How to Enable Minidumps on Windows 11

Imagine you are working on your computer, and all of a sudden, it crashes, and you lose your data. It’s a nightmare, right? This mostly happens because of an unhandled exception, and the operating system needs a way to detect it. This is where the minidump tool comes in.

A minidump is a small file that contains information about the state of the system when it crashed. This information can help you diagnose the issue that caused the system to crash. In Windows 11, minidumps are disabled by default, but you can enable them with just a few simple steps.

In this guide, we’ll show you how to enable minidumps on Windows 11.

Video Tutorial:

Why Can’t I see Minidumps on Windows 11?

By default, minidumps are disabled on Windows 11. This means that when your computer crashes, the operating system does not create a minidump file. Without minidumps, you won’t be able to diagnose the issue and fix it.

Q: Why are minidumps disabled on Windows 11?

A: Minidumps are disabled by default on Windows 11 to conserve disk space. In some cases, minidumps can take up a significant amount of disk space, which can be a problem for systems with limited storage capacity. However, minidumps are critical for diagnosing issues, so you should enable them if you’re experiencing frequent crashes.

How to Enable Minidumps on Windows 11

To enable minidumps on Windows 11, you’ll need to make changes to the registry. Here are the steps:

Step 1: Launch the Registry Editor

Press the Windows key + R to launch the Run dialog box. Type ‘regedit’ in the text box and click OK or press Enter.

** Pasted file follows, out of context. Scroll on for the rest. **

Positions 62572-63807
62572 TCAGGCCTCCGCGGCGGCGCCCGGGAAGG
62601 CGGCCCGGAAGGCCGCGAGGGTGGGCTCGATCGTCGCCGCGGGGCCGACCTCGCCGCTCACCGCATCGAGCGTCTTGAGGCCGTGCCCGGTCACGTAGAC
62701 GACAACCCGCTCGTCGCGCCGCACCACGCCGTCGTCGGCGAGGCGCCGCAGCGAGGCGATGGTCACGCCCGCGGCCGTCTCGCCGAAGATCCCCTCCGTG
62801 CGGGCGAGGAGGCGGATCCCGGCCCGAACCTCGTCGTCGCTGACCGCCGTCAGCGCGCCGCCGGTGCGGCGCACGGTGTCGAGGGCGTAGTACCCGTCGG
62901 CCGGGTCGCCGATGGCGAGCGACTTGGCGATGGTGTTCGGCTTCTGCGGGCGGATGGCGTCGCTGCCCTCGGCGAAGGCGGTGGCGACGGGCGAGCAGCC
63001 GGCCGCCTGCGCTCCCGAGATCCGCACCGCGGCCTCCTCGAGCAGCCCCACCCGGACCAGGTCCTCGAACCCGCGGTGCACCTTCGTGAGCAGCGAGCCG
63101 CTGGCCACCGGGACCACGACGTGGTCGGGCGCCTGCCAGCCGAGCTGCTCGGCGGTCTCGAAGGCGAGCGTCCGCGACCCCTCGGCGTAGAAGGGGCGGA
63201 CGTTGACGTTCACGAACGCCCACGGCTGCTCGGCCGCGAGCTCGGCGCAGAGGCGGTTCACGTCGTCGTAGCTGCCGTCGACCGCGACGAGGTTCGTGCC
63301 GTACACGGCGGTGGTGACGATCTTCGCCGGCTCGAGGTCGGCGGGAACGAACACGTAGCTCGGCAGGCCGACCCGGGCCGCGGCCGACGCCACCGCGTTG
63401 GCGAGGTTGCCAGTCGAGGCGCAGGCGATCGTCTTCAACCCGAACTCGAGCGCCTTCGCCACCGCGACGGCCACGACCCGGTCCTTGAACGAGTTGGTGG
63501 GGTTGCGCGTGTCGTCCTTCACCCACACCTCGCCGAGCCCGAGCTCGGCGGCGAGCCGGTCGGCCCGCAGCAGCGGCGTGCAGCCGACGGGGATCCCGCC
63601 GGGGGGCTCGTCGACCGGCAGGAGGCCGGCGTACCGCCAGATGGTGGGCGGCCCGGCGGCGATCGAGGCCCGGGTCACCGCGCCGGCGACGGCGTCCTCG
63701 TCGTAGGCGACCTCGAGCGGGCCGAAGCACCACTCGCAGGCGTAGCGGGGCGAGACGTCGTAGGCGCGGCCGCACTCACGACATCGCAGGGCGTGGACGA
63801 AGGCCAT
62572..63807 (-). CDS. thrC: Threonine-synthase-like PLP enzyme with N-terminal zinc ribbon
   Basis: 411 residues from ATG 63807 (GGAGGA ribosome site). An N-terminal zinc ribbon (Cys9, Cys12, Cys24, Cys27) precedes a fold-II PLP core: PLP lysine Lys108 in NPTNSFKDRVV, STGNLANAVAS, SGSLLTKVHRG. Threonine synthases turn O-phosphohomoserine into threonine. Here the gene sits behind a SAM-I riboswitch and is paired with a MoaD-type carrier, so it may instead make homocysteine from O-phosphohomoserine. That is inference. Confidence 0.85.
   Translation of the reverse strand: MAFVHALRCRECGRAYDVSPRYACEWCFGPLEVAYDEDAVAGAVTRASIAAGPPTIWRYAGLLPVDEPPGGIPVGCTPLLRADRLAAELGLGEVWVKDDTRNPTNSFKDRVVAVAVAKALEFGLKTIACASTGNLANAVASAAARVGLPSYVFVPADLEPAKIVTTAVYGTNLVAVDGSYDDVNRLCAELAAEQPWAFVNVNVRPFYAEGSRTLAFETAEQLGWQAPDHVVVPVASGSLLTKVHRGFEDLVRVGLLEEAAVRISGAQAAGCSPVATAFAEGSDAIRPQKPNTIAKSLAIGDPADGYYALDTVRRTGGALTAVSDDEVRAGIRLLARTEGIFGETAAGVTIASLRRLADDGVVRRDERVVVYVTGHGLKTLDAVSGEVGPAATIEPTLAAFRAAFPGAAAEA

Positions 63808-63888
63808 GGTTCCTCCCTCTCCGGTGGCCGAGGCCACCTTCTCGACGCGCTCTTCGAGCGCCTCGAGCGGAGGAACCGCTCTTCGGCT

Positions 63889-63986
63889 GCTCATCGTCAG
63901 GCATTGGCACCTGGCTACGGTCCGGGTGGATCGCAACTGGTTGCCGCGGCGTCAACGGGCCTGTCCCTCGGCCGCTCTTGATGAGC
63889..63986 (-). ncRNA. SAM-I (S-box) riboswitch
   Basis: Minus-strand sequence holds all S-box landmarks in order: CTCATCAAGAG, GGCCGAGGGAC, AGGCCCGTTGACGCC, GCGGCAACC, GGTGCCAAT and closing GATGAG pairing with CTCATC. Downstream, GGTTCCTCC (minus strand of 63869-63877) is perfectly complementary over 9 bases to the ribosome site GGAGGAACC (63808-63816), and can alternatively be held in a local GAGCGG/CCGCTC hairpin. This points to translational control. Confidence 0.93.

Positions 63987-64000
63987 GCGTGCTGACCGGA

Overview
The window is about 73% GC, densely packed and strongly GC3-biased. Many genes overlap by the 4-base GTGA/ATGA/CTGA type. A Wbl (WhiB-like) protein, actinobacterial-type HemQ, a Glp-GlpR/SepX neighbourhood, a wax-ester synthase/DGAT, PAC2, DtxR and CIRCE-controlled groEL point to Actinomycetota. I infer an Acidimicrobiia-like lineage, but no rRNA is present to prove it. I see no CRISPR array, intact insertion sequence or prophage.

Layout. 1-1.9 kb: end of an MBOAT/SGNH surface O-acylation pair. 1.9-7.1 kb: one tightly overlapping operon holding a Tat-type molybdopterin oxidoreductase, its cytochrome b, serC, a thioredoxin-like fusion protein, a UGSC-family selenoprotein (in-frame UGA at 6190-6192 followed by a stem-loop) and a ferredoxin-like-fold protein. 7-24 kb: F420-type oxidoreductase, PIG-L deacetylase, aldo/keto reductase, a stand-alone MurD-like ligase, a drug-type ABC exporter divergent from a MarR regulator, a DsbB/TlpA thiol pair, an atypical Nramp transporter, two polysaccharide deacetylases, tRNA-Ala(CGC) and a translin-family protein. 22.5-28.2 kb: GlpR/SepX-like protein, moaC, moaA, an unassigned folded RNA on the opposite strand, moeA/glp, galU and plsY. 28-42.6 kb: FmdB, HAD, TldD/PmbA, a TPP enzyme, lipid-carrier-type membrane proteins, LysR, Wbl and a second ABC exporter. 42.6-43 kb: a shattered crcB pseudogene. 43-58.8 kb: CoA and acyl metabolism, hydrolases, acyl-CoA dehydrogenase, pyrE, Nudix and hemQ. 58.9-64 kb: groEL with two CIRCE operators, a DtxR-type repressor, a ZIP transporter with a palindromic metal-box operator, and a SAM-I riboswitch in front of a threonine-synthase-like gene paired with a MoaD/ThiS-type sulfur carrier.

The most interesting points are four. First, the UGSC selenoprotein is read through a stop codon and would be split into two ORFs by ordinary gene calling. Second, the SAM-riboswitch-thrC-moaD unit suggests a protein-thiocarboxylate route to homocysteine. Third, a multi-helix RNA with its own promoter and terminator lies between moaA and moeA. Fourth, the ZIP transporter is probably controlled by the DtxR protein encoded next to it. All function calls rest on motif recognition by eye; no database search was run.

Step 2: Navigate to the Registry Key

In the Registry Editor, navigate to the following key:

HKEY_LOCAL_MACHINE\SOFTWARE\Microsoft\Windows\Windows Error Reporting\LocalDumps

If the ‘LocalDumps’ key doesn’t exist, you’ll need to create it. To do this, right-click on the ‘Windows Error Reporting’ key, select New, and then Key. Name the new key ‘LocalDumps.’

Step 3: Configure the Minidump Settings

Under the ‘LocalDumps’ key, right-click on an empty space, select New, and then String Value. Name the new value ‘DumpFolder.’

Double-click on the ‘DumpFolder’ value, and in the Value data field, type the path where you want the minidump files to be saved. For example, if you want to save the files on the desktop, type ‘C:\Users\\Desktop\CrashDump’ (without quotes). Replace ‘‘ with your Windows username.

Next, create another String Value named ‘DumpType.’ Double-click on the ‘DumpType’ value and enter ‘2’ (without quotes) in the Value data field. This will create small memory dump files.

Step 4: Save the Changes

Close the Registry Editor and restart your computer for the changes to take effect.


Q: How much disk space do minidumps take up?

A: Minidumps can vary in size, depending on the amount of data they contain. Typically, they range from a few hundred kilobytes to a few megabytes in size. If your system crashes frequently, the minidump files can accumulate over time and take up a significant amount of disk space.

Q: Can I disable minidumps after enabling them?

A: Yes, you can disable minidumps after enabling them. To do this, delete the ‘LocalDumps’ key in the Registry Editor.

Q: How can I analyze minidump files?

A: To analyze minidump files, you’ll need a debugging tool like WinDbg. Once you’ve installed WinDbg, you can open the minidump file and get information about the crash that caused the system to generate the minidump.

Q: Can I change the type of minidump file that Windows generates?

A: Yes, you can change the type of minidump file that Windows generates. Under the ‘LocalDumps’ key in the Registry Editor, create a new String Value called ‘DumpType’ and set its value to one of the following:

  • 0: No dump file is created
  • 1: A full memory dump file is created
  • 2: A small minidump file is created
  • 3: A kernel dump file is created
  • 4: A complete memory dump file is created

Q: How can I know if the minidump has been created after a system crash?

A: You can check if the minidump has been created after a system crash by navigating to the path where you specified the dump files to be saved. If the file is there, it means that the minidump has been created.

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